However, on closer inspection this conviction is a vast deception. Indeed, the vademecum of the perfect environmentalist activist and of the urban ecologist-bobo who is obsessed by the idea of saving the planet has many points in common with the “traditional” way of life that this activist seeks to destroy. This way of life had been reached during the 1950s, which is often seen as a kind of civilizational equilibrium, but then was seriously damaged after the Glorious Thirty had run its course and released unrestrained industrial consumerism upon France. Our eco-bobo prefers to cook good small dishes with fresh products rather than to buy ready-made products from the supermarket (except that it is now ‘Mr.’ who cooks: if it were ‘Mrs.,’ it would be too cliché and retrograde). He makes sure to buy fruits and vegetables in season. Of course, not so long ago, it would have seemed perfectly absurd to eat tomatoes in December, and recipe books reflect reams of imaginative ways to prepare squash, lentils, and split peas from October to March. In order to fight against the Empire of the Plastic Bag, he uses a cotton canvas bag for his shopping—the modest heir of our grandmothers’ baskets. He sorts his clothes to avoid accumulating piles of chlorine-bleached T-shirts made in Bangladesh in his closet. The mother of a large family still reproduces this gesture today, because she’s concerned about saving space and avoiding waste, and making quality, timeless clothes last among all her children.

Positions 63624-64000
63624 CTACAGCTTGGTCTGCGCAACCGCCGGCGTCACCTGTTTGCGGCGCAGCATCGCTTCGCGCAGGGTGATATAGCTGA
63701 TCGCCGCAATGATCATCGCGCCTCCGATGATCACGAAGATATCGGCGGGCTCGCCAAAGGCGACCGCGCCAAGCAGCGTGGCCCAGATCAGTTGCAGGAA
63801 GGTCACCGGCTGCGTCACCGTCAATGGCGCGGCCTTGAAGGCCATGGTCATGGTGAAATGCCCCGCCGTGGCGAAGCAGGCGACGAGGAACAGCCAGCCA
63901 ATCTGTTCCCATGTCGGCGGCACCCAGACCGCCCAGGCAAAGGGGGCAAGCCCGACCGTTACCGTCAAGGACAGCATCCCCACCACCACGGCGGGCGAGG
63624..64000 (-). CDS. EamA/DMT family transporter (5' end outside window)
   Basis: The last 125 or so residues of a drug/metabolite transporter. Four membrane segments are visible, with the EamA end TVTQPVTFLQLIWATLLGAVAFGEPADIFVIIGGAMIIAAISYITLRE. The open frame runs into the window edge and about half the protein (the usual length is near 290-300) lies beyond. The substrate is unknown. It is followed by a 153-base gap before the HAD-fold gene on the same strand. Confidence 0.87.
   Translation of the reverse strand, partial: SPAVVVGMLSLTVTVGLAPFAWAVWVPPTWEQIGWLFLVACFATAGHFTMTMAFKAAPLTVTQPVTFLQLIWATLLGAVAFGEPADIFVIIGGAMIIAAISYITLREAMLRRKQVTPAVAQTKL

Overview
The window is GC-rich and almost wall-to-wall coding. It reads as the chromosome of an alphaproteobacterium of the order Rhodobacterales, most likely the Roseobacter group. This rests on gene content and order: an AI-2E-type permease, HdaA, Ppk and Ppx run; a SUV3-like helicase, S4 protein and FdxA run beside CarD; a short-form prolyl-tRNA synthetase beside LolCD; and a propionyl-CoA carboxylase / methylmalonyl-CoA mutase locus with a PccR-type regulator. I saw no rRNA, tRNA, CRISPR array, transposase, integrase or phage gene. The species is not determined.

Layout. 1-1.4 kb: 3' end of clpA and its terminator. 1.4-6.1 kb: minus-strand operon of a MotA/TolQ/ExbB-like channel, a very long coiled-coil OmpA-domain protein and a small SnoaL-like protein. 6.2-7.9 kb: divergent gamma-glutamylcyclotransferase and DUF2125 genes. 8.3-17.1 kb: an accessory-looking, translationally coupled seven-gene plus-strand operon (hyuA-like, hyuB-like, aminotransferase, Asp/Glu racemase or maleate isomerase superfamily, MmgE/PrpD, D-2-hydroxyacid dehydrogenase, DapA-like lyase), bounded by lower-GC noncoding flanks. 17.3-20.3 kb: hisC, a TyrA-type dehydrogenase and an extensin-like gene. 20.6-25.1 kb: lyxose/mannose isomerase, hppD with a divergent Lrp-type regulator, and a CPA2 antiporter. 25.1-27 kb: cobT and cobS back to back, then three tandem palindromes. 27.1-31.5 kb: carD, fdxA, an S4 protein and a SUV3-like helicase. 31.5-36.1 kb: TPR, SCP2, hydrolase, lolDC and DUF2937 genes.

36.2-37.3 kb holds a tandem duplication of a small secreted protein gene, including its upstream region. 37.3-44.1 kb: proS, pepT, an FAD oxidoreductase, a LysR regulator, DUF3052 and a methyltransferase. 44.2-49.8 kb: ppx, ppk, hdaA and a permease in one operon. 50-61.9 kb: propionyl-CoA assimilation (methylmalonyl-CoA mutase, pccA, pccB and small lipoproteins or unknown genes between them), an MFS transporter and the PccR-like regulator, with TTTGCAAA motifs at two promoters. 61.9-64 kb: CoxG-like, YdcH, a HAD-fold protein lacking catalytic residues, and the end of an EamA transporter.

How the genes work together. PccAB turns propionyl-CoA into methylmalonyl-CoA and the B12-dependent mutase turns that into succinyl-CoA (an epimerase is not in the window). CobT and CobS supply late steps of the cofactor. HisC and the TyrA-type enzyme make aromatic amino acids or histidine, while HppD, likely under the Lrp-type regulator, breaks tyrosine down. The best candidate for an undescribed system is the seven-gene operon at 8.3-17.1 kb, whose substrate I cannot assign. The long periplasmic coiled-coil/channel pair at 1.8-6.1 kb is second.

Some personalities in France proposed “Green Monday” to save the planet and limit the carbon footprint. The aim of the Green Monday practice is to have a day without meat and fish. We would like to remind them that not so long ago, there was a great ecological thing called fasting, which was practiced on Fridays, but not only. A few decades ago, in a world that was still Christian, during Lent and Advent or even before the great feasts, Christian cultures abstained from meat. Cumulatively, over the year, this meant many more days without meat than the 52 Green Mondays proposed by these new prophets.